After you are done sysprepping and machine is shut down, boot with Windows installation media and once you are at setup screen, press Shift + F10 to open up command line. Here you can use dism to capture an image. For example:

Dism /Capture-Image /ImageFile:E:\my-windows-partition.wim /CaptureDir:C:\ /Name:"My Windows partition"

Where E: could be an external HDD or something else, while C: being Windows installed partition. (If you don't have an external HDD you can simply create this file in C: drive too.)

Then you will replace that my-windows-partition.wim with install.wim in Windows 8.1 media.

To do that, copy contents of an 8.1 ISO to a folder. Replace install.wim in sources folder with your customized my-windows-partition.wim It has to be named as install.wim though.

Then you can use a 3rd party tool to create an ISO from that content.

While all these things may require quite some effort to do, you will achieve exactly what you want.
By the way, for having an easier and more fluent process, you should use virtual machines if you are able to.

I would like to explain all the steps that you are going to do but this is impossible due to how this subject is really extensive. So here are some references:

How to Create a WinPE ISO
How to Capture an Image
How to Create a Bootable ISO From Files and Folders
Also: How to Bypass Metro Start Screen

Edit Here:

I felt this post was not so explanatory to beginner users. So, i will explain like this:
Let's say you are replacing your computer. But you want to transfer everything exactly in its current state. Can you do that? Well, yes. You would sysprep your computer so your OS would be hardware free. Meaning you could install your OS on other computers. But how can you transfer it? Well, you could make images of your partitions. Let's say, whole C: drive to a single wim file. Then you could restore everything, using this wim file, on another computer. So it will work just like how it was working on the old computer. Cool, right? Yeah, but, what if i said that you could replace that wim file with the one in Windows 8.1 DVD? What would happen? You could install Windows with that image file to every computer, lol. Yes, you can do that. Basically, Windows installation uses a base image file in Windows 8.1 DVD to install Windows. What you have done here is, changing that wim file with your customized one.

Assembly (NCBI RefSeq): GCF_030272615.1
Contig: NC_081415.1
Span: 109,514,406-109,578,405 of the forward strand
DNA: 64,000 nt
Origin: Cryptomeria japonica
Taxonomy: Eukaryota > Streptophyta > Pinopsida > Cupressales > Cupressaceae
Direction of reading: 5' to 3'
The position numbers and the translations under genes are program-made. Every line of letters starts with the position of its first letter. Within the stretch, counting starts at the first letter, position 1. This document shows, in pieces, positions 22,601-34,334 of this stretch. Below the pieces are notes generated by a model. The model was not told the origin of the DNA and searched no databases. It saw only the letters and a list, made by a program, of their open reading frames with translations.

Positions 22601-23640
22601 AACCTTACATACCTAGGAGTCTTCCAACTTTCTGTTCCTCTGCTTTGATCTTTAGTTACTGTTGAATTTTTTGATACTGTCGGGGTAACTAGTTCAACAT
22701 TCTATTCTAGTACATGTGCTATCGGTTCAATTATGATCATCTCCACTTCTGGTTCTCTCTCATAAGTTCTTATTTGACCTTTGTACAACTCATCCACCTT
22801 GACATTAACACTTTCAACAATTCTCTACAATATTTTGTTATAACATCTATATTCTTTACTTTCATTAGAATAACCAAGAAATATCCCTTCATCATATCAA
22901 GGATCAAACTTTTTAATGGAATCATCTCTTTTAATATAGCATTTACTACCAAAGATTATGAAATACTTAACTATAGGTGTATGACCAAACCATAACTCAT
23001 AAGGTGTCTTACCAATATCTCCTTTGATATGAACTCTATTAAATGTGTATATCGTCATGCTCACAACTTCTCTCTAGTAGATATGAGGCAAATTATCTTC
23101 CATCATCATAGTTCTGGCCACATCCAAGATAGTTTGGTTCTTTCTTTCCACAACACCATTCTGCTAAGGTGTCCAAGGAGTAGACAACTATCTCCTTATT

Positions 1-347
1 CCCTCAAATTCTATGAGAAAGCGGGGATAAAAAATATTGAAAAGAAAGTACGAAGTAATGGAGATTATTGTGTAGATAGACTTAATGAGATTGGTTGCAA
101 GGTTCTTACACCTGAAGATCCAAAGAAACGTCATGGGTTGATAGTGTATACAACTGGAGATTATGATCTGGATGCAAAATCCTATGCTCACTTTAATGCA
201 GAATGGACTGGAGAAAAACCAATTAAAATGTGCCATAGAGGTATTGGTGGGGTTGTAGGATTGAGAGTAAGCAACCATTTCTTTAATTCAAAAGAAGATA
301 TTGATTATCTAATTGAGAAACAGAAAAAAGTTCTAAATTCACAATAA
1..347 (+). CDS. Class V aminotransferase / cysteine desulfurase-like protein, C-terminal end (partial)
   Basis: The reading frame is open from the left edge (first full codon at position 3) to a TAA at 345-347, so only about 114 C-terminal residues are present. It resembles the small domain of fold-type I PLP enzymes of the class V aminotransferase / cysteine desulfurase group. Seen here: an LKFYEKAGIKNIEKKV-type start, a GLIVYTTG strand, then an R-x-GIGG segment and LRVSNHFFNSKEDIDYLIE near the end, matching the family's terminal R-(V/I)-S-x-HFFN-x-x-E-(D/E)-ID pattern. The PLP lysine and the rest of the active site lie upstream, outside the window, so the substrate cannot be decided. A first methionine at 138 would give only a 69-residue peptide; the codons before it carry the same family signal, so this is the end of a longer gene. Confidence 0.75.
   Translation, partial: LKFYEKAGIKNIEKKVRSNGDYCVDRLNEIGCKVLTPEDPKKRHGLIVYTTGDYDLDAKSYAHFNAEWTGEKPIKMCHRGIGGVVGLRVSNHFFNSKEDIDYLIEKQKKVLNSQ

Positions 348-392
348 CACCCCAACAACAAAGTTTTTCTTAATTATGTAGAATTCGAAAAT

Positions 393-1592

So, i tried to explain the logic behind windows installation to clarify my answer. There are more things to consider about wim files, sysprep and windows installation but, i don't want to make this post any longer, cause it is already very long.

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    So, what i understand from this is when you sysprep your machine and dont reboot yet, and then make a WinPE image, you get your current installation of Windows into an install.wim file? – Bas Oct 25 '14 at 12:12